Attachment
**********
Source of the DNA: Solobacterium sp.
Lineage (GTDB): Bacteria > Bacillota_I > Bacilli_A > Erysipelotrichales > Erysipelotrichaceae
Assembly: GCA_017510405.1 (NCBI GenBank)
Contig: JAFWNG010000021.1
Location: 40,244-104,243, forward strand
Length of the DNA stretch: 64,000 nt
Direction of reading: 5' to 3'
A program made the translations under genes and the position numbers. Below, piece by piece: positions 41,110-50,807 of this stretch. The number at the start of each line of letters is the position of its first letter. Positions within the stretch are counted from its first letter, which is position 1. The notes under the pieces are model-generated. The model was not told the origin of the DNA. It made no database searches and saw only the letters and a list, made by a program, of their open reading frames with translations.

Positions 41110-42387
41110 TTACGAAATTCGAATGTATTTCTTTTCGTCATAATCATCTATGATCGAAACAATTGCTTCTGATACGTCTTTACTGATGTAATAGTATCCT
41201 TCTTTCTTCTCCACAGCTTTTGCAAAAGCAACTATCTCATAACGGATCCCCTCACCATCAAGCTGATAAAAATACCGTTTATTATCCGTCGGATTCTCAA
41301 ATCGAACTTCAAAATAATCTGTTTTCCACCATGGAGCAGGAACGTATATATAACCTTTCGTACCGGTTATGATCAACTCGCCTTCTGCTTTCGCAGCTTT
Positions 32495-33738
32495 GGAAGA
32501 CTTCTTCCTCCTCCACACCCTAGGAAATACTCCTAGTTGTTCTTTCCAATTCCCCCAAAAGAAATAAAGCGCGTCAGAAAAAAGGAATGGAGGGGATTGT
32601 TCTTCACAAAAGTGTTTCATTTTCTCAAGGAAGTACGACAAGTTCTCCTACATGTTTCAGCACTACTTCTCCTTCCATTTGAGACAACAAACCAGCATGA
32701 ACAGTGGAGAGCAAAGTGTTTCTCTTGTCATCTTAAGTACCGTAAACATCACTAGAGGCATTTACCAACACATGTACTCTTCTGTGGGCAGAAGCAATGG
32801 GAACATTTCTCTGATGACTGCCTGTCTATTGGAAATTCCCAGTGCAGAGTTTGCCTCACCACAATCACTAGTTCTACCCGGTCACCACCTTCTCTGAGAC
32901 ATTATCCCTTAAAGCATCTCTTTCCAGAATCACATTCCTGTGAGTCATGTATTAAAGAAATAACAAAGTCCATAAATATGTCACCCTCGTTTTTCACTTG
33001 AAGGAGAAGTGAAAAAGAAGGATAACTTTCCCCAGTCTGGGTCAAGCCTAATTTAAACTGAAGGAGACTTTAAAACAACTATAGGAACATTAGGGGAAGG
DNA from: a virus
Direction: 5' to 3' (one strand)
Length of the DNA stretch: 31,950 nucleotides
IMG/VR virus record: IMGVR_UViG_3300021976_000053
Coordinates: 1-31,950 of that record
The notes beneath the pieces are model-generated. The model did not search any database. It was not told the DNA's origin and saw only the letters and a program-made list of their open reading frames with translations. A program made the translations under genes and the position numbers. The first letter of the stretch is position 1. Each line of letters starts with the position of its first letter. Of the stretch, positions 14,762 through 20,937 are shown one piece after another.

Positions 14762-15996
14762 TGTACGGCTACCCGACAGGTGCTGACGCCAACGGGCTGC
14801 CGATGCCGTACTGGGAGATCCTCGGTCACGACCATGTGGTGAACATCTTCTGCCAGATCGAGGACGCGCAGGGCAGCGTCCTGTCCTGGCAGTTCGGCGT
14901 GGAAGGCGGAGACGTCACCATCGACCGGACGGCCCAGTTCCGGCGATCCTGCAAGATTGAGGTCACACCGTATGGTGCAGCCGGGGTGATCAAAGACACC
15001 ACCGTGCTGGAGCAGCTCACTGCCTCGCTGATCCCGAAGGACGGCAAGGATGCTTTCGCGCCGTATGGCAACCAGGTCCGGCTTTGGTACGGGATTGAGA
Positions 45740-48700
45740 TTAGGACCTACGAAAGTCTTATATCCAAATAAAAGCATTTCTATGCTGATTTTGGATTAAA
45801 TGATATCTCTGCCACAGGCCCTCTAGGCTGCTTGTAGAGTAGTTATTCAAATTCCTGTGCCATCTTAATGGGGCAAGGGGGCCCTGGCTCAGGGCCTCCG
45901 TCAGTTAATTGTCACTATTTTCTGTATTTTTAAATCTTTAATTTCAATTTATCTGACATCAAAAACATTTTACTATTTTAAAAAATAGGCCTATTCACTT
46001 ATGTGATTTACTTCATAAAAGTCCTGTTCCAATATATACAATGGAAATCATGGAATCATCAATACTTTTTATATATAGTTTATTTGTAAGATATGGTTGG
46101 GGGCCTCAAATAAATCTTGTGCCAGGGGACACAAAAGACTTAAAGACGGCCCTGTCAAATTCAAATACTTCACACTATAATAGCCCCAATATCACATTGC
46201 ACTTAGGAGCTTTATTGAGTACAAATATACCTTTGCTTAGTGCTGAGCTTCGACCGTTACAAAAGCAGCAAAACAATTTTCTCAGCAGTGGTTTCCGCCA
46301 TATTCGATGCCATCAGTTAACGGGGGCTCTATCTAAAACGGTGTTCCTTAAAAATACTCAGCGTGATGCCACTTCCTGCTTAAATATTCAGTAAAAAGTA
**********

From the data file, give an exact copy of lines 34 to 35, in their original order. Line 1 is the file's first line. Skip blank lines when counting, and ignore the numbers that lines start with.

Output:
45801 TGATATCTCTGCCACAGGCCCTCTAGGCTGCTTGTAGAGTAGTTATTCAAATTCCTGTGCCATCTTAATGGGGCAAGGGGGCCCTGGCTCAGGGCCTCCG
45901 TCAGTTAATTGTCACTATTTTCTGTATTTTTAAATCTTTAATTTCAATTTATCTGACATCAAAAACATTTTACTATTTTAAAAAATAGGCCTATTCACTT